Bloomingplays at the Bloomington Playwrights Project is a set of five, ten minute plays that have been planted, and supported with critiques, readings, work shoppings, and now, full productions. There are works by veterans exploring new areas and neophytes just getting into and onto the stage.The result is a varied garden more in the messily English than the mannered French style.
"Streetside Shoeshop" by Holly McClane-who knew that Bruce Willis’s wife in the "Die Hard Series" spent some of those agonizing moments writing for the theatre-featured Gabe Gloden as an engaging jive talking shoe hustler. In my evening’s favorite, Tracy Bee’s "For the Love of a Couch" we learned that furniture may indeed have both ears and tongues. Russell McGee’s "Clockwork Man" was a good old fashioned piece of dread. "Morning" by Mike Smith nicely mined the Beckett "Godot," but with Erika Heidewald as a neatly contrasting, lovely fresh messenger. Kalynn Huffman Brower’s "Party Girls" came with a warning about graphic imagery, and lived up to the implied challenge.The show is a nice contribution to the artistic agriculture of the area. Five plays, four directors, fourteen actors and particularly nice to see five sponsors.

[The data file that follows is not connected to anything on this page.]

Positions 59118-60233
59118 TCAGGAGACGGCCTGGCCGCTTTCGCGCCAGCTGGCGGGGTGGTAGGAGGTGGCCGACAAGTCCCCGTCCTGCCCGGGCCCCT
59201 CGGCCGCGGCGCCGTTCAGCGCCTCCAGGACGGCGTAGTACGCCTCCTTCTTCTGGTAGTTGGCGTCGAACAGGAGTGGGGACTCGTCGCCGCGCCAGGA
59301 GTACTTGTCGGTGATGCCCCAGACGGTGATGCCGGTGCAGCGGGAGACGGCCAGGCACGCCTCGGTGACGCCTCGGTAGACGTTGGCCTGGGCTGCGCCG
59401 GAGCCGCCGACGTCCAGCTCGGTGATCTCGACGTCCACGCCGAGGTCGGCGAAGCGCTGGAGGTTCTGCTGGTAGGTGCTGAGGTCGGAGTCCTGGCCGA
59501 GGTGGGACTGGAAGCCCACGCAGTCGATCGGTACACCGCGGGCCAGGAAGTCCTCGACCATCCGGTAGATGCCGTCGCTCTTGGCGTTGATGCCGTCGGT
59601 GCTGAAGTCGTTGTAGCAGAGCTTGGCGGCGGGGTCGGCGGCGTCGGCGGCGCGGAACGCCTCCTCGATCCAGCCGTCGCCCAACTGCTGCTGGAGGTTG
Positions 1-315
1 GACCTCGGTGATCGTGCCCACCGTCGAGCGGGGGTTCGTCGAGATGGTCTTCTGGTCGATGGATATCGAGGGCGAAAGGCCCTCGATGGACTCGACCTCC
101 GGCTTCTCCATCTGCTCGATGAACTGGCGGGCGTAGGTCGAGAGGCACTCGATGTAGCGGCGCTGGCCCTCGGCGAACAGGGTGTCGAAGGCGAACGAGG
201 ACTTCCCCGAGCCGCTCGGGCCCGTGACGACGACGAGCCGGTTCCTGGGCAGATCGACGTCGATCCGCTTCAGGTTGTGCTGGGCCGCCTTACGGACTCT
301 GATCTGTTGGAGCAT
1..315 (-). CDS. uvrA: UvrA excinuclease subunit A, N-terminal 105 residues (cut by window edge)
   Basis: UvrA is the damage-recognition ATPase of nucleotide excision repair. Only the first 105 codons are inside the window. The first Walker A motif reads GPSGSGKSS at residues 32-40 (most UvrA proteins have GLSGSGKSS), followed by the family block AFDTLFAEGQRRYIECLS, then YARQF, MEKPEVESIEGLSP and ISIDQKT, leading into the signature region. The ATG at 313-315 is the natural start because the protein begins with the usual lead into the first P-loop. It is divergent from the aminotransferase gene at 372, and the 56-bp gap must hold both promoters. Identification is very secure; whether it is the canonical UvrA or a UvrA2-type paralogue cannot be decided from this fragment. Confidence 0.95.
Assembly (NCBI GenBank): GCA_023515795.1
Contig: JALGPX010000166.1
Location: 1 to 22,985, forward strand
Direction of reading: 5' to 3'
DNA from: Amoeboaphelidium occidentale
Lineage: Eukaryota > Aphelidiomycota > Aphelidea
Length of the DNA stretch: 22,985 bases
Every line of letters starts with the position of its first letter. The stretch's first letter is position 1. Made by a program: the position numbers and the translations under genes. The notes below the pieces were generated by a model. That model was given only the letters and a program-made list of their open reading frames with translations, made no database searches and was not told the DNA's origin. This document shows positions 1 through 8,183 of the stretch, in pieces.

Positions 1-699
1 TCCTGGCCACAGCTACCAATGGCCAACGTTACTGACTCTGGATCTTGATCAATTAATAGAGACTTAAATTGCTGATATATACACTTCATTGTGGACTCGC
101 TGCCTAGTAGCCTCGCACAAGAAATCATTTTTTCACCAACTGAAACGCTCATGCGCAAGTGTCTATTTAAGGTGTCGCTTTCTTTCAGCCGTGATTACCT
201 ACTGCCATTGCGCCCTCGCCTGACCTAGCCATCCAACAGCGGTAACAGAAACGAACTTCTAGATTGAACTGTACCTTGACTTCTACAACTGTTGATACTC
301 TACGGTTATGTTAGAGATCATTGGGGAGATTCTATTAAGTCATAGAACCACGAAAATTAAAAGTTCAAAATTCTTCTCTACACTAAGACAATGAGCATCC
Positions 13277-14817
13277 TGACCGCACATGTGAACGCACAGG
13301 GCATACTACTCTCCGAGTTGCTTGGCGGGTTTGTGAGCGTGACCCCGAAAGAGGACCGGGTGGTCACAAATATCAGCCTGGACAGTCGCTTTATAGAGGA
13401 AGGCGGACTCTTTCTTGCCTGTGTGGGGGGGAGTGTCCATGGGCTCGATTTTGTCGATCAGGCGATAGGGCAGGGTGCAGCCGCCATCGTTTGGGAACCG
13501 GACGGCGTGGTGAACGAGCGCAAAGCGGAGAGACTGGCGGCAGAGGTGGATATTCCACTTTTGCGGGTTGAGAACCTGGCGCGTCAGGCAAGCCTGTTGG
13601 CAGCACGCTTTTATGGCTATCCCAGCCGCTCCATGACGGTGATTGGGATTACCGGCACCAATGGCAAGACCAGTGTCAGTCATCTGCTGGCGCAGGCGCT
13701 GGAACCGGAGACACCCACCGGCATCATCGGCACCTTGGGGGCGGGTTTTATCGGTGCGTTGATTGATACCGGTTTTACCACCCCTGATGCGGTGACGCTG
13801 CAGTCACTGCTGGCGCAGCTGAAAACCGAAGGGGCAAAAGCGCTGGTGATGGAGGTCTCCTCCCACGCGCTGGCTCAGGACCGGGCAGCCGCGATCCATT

Bloomingplays continue in flower at the Playwrights Project, 107 E. 9th Street tonight and Saturday night at eight with a closing matinee on Sunday at two.
You can find this review and an interview with producers David Nosko and Bill Goveia on our web site at WFIU dot ORG.